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Health Topics


Probiotics & Prebiotics:

Please follow this link to learn more about how these supplements may, or may not, benefit your horse.

Equine Emergency Care:

Please follow this link to learn more about making a first aid kit and what you can do in case of an equine emergency.

Recurrent Airway Obstruction (Heaves):

Please follow this link to learn more about this respiratory condition in horses.

Potomac Horse Fever:

Potomac Horse Fever (PHF) is a diarrheal disease of horses caused by the bacterium Neorickettsia risticii. The disease is typically seen from late spring to late summer, but horses can be infected from May through November. Transmission of the disease is not very well understood, but it is likely caused by ingestion of organisms that harbor the bacteria. These may include snails, aquatic insects such as Caddisflies, and trematode parasites present in aquatic habitats. It is no surprise that the disease is more common to horses that live near freshwater sources such as streams, rivers, marshes or other standing water.

Signs of the disease may vary, but horses initially show mild depression and poor appetite. This is followed by a fever ranging from 102-107°F. Remember that a horse’s normal body temperature typically ranges from 98-101.5° F. At this point, most horses have decreased gastrointestinal sounds. Within 24-48 hours, the disease may progress to diarrhea that varies from “cow pie” to a watery or “pipestream” consistency. Other signs can include abdominal discomfort with mild to severe colic, dehydration, and edema along the lower belly. Laminitis is a common and severe complication of the disease and may progress despite improvement of other signs. Pregnant mares that develop PHF may suffer spontaneous abortion. A horse with PHF can have all or any combination of these clinical signs. Fatality depends mostly on the strain involved, ranging from 5-30%, and is usually associated with toxins from the bacteria and severe laminitis.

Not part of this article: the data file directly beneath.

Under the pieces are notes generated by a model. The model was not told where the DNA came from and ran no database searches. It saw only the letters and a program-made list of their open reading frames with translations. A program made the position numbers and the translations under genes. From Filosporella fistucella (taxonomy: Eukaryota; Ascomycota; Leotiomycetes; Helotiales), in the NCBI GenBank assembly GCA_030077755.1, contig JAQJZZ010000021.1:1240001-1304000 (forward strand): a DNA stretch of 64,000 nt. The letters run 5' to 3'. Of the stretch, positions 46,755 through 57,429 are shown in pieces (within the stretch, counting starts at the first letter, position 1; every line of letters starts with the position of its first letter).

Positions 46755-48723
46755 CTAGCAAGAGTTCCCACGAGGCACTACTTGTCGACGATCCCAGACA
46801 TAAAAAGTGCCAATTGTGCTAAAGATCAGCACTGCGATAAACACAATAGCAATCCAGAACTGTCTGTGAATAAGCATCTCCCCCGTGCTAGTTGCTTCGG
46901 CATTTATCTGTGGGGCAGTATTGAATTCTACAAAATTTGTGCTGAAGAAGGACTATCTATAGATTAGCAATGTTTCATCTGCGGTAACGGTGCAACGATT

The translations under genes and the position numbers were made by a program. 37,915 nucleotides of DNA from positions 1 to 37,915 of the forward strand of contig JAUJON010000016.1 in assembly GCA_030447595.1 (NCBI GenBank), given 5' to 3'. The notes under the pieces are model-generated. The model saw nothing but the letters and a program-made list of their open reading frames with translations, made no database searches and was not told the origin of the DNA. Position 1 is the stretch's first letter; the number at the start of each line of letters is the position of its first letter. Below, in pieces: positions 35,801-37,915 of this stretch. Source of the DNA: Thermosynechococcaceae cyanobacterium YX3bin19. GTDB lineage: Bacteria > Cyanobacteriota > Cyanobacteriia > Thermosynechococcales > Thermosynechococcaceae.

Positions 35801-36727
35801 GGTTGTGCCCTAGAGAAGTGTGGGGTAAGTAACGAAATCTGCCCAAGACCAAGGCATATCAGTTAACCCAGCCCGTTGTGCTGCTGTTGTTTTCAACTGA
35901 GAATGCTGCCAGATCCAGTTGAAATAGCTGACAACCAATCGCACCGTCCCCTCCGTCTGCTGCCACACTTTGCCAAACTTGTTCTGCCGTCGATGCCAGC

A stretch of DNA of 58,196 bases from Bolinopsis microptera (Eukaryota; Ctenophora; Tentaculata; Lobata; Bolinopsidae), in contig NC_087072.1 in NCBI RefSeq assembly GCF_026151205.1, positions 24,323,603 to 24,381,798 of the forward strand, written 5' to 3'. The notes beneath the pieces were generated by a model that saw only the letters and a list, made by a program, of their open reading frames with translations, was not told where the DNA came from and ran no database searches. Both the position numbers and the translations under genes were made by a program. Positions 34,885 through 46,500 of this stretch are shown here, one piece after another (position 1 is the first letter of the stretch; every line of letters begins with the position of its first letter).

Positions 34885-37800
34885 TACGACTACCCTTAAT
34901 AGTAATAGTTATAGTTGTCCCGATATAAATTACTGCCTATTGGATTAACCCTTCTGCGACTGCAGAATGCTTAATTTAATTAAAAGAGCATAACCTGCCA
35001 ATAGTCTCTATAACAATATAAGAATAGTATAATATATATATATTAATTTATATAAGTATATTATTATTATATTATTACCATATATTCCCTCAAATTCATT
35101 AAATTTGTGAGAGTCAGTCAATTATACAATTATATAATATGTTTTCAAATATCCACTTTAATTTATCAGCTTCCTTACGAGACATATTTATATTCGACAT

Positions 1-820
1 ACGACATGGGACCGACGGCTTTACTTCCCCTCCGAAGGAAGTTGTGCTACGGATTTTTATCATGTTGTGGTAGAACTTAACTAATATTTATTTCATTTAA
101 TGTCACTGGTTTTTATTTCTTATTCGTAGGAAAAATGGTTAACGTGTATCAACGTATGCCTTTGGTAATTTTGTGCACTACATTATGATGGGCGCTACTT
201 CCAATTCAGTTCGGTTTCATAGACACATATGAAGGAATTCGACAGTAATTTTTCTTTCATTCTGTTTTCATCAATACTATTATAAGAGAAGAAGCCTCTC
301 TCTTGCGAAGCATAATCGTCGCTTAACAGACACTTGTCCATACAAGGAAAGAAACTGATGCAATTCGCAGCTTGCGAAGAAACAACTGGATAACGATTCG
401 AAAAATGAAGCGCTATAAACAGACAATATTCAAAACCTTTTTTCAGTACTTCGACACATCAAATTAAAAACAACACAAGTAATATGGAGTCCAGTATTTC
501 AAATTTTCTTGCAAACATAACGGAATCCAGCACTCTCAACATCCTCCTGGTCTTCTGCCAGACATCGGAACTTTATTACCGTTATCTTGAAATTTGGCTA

Diagnosis of PHF is usually made based on the clinical signs described, but can be detected in the blood or feces using tests provided by a specialized laboratory. Diarrhea develops because of damage to the lining of the large intestine by the bacteria. Horses with PHF can be treated by intravenous (IV) therapy with the antibiotic oxytetracycline and, if necessary, fluid replacement to correct dehydration. If treatment is started early, the clinical signs frequently resolve within 3-5 days. Prevention of laminitis with anti-inflammatories, stall confinement, and foot support such as cold therapy, deep bedding and pads is critical for a successful outcome.
 
Potomac Horse Fever can often be prevented with a commercial vaccine. Protection is not 100% and the immunity provided is much shorter than for other vaccines. This is because the organism is a bacteria and there are several variant strains that cause the disease. Vaccination should be two injections given 4 weeks apart for a horse that has not been immunized against PHF. After an initial series, horses should be vaccinated every 4-6 months. Limiting access to freshwater streams, ponds and irrigated pastures during peak times of the year may also reduce a horse’s chances of becoming infected with PHF.
 
You can improve your horse’s chances of survival from this disease by keeping him up-to-date on vaccinations and learning to recognize subtle signs. The earlier you are able to identify Potomac Horse Fever and have your horse seen by a veterinarian, the better. Please contact Thornwood Equine if you have any questions about this article or Potomac Horse Fever.

Fecal Testing:

Please consider having your horse(s) manure tested for the presence of internal parasite eggs, or worm eggs. Even though paste de-wormers are used at regular intervals, your horse could still be currently infected. It is wise to periodically assess the effectiveness of your de-worming program with a fecal examination to identify problems before they become clinical. After all, at one point in history, worms were the number one cause for causing colic in the horse. We simply need 1-2 fresh manure balls in labeled, zip-loc bag and the results will be available in 2-3 days. Also click here for a link to our recommended de-worming schedule.

Vaccine Reactions:    

It is not uncommon for horses to experience local reactions shortly after receiving spring immunizations. Symptoms such as local muscle pain or swelling, mild fever, decreased energy, or poor appetite can be observed but typically resolve on their own within 24 hours. We always ask that you call and alert us to any side effects; this allows us to track frequency of problems with a given product and see trends which may affect what products we purchase in subsequent seasons. Other more serious side effects can happen and are fortunately quite rare. These include hives, difficulty or rapid breathing, colic, and anaphylactic shock. These reactions typically occur within the first 12 hours and can be life-threatening, so contact your veterinarian immediately if you suspect these complications.